The first NDnano network meeting of the fall semester featured Khachatur Manukyan, associate research professor in the Department of Physics and Astronomy. He recapped an investigation to characterize money and better understand money-printing techniques developed and used by Benjamin Franklin in the 1700s. This research was funded by a 2017 award from the Notre Dame Research Internal Grants Program.
Dr. Manukyan led a team of graduate students, undergraduates, faculty, and staff that analyzed the inks, papers, and fibers used in more than 600 notes printed by Franklin and a network of partnered printers. The study also included counterfeit notes. All the notes used by Manukyan and his team were available to the researchers through the Hesburgh Libraries’ Rare Books and Special Collections.
Dr. Manukyan discussed the motivation of the research, provided a glimpse into the history of producing money, reviewed techniques employed by Franklin to outwit counterfeiters, shared the challenges of analyzing centuries-old notes, and reviewed the results of their seven-year study. His talk showcased the extensive analysis capabilities housed on-campus, including the Nuclear Science Laboratory, the Center for Environmental Science and Technology, the Integrated Imaging Facility, the Materials Characterization Facility, and the Molecular Structure Facility.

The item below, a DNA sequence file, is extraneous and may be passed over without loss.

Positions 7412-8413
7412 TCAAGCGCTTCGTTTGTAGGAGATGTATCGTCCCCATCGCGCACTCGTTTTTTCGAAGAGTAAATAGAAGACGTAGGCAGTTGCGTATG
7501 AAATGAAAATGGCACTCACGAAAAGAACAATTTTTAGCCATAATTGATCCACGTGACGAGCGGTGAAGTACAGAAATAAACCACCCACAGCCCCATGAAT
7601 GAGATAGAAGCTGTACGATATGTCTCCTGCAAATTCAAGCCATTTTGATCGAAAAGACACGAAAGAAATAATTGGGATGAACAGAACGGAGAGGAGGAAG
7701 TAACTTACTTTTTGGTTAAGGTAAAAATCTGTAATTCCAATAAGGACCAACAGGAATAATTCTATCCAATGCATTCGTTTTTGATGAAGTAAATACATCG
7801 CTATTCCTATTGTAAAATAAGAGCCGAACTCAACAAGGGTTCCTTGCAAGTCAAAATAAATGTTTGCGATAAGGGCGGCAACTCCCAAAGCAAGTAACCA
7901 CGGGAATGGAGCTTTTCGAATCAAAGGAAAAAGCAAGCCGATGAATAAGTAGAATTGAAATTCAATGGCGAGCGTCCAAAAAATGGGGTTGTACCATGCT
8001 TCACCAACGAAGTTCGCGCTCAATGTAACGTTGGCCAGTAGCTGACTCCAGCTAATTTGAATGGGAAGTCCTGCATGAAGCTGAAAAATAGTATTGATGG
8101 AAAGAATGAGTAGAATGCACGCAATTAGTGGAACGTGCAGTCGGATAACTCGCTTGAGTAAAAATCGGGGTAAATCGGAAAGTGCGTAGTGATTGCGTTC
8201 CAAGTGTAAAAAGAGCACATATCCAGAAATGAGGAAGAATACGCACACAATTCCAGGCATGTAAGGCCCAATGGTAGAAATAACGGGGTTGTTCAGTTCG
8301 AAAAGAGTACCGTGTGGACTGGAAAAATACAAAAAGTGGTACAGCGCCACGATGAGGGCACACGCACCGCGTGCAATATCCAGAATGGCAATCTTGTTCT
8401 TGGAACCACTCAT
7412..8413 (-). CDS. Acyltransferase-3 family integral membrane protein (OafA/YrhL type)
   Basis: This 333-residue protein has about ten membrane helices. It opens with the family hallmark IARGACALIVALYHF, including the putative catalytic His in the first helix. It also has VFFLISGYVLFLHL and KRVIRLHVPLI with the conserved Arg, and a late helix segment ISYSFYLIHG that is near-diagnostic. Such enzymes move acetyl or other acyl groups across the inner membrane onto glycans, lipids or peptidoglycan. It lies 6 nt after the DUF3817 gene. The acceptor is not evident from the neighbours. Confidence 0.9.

The mid-July Notre Dame News feature is a great recap of this team’s work!
The science employed in the team's analysis and their results are captured in their article published in the Proceedings of the National Academy of Sciences, "Multiscale analysis of Benjamin Franklin’s innovations in American paper money."
Dr. Manukyan said the work has been covered in more than 150 news outlets in the U.S. and abroad.